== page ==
This change comes after several years of thoughtful discussion and with support of the faculties of the two disciplines. It will be the second school in the College of Fine Arts, joining the School of Music alongside the departments of Art & Art History, Film & Media Arts, and Theatre.
New Dean Takes the Reins at School of Dentistry
The University of Utah welcomes Wyatt Rory Hume as the new dean of the School of Dentistry. Hume has led dental schools and served in top posts at universities in Australia, the Middle East, and the University of California school system for more than 30 years.
“Dr. Hume brings a depth and breadth of international experience as a leader that is both rare and impressive,” says Vivian S. Lee, Utah’s senior vice president for health sciences and CEO of University Health Care. “I look forward to seeing him lead us to become a top-10 program in the next decade.”
Hume received his dental and doctoral degrees from the University of Adelaide in South Australia and then went to the University of California, Los Angeles, School of Medicine as a postdoctoral fellow in pharmacology. “This is a unique and very appealing opportunity to continue the process of building a great school of dentistry within the vibrant and successful academic and health care environment that exists at the University of Utah,” says Hume.
The School of Dentistry welcomed its first class in August 2013 and moved into its new facility, the Ray and Tye Noorda Oral Health Sciences Building, in April 2015. The school’s first class graduates in 2017.
Guggenheim Fellowships Awarded to Two Humanities Professors
Two University of Utah professors received 2016 fellowships from the John Simon Guggenheim Memorial Foundation. Nadja Durbach, professor of history, received an award for European and Latin American history, and Melanie Rae Thon, professor of English, was recognized in the field of fiction writing.
Created in 1925, the Guggenheim Fellowships are awarded to those who have made impressive accomplishments in their respective fields and exhibit exceptional promise for the future. For 2016, the foundation received nearly 3,000 applications. “The Guggenheim Fellowship is among the most prestigious forms of recognition available to scholars,” says Dianne Harris, dean of the College of Humanities.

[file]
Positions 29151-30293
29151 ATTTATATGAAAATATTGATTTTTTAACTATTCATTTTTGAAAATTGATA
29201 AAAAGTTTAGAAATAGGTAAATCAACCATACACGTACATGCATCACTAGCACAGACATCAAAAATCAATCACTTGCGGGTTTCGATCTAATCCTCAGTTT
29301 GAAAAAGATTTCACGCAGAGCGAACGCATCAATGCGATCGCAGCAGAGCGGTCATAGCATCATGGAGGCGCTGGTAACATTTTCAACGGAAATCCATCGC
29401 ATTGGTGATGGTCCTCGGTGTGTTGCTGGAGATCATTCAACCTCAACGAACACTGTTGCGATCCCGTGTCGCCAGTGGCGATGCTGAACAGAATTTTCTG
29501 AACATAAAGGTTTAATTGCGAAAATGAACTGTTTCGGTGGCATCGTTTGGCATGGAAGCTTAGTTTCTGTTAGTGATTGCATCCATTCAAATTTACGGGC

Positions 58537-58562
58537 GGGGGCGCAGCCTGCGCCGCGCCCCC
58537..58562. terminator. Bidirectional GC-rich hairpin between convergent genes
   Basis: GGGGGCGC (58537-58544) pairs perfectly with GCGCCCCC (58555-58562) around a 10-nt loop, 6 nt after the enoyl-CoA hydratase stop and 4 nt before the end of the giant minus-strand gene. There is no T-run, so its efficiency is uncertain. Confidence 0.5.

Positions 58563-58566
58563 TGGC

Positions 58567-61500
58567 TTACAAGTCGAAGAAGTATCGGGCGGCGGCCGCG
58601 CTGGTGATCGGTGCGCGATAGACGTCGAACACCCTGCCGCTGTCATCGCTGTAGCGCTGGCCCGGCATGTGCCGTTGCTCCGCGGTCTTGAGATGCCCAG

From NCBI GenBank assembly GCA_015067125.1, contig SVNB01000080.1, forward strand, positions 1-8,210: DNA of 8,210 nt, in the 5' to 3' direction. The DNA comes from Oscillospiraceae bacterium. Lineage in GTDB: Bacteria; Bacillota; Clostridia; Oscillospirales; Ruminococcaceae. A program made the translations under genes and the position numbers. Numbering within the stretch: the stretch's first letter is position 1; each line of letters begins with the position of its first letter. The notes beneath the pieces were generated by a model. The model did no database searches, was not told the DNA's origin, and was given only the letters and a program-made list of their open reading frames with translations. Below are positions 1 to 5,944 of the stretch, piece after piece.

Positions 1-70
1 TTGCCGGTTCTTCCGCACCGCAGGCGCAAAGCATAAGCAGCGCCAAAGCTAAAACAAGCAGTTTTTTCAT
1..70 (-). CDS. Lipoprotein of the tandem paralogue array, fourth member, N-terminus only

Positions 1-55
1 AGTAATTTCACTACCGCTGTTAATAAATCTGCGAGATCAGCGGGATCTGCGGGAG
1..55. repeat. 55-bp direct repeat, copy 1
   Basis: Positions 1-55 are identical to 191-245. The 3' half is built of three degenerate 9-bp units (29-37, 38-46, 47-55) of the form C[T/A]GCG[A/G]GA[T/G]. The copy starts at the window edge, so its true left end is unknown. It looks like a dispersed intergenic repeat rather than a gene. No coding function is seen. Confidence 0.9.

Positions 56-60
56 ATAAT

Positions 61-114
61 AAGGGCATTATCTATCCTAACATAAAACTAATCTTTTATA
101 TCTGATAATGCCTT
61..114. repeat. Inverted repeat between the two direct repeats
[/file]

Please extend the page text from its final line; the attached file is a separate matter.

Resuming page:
Durbach is a historian of modern Britain who specializes in the history of the body. Educated at the University of British Columbia and Johns Hopkins University, she joined the U in 2000. During her Guggenheim Fellowship, Durbach will be working on a monograph titled “Many Mouths: State-Feeding in Britain from the Workhouse to the Welfare State.”
As a teacher and writer, Thon is devoted to the celebration of diversity from a multitude of perspectives by interrogating the repercussions of exile, slavery, habitat loss, genocide, and extirpation. Her most recent books are Silence & Song and The 7th Man. She is also the author of the novels The Voice of the River, Sweet Hearts, Meteors in August, and Iona Moon.
Law Dean Runs 100-Mile Race for New Initiative
Kudos to Dean Bob Adler for completing a 100-mile race in April to raise scholarship funds and awareness for the College of Law’s 100/100 initiative. The initiative sets an ambitious goal of attaining 100 percent bar passage for first-time takers and 100 percent full-time professional employment for new graduates. Adler blogged about his training for months, challenging the community to get involved in the initiative. Several students accompanied Adler during the last eight miles of the race, which took place just outside of Zion National Park.
U Sponsors Raging Robotics War
In March, the Maverik Center in West Valley City was turned into a giant robotics battlefield with blockades, catapults, and cardboard castles. The U’s College of Engineering sponsored the 2016 Utah Regional FIRST (For Inspiration and Recognition of Science and Technology) Robotics Competition, which attracted more than 40 high school teams from 12 states and Canada. The teams had two months to design and create robots to specific standards and then two days to battle it out. The event, which saw more than 5,000 people in attendance this year, is designed to get kids interested in engineering, programming, and science.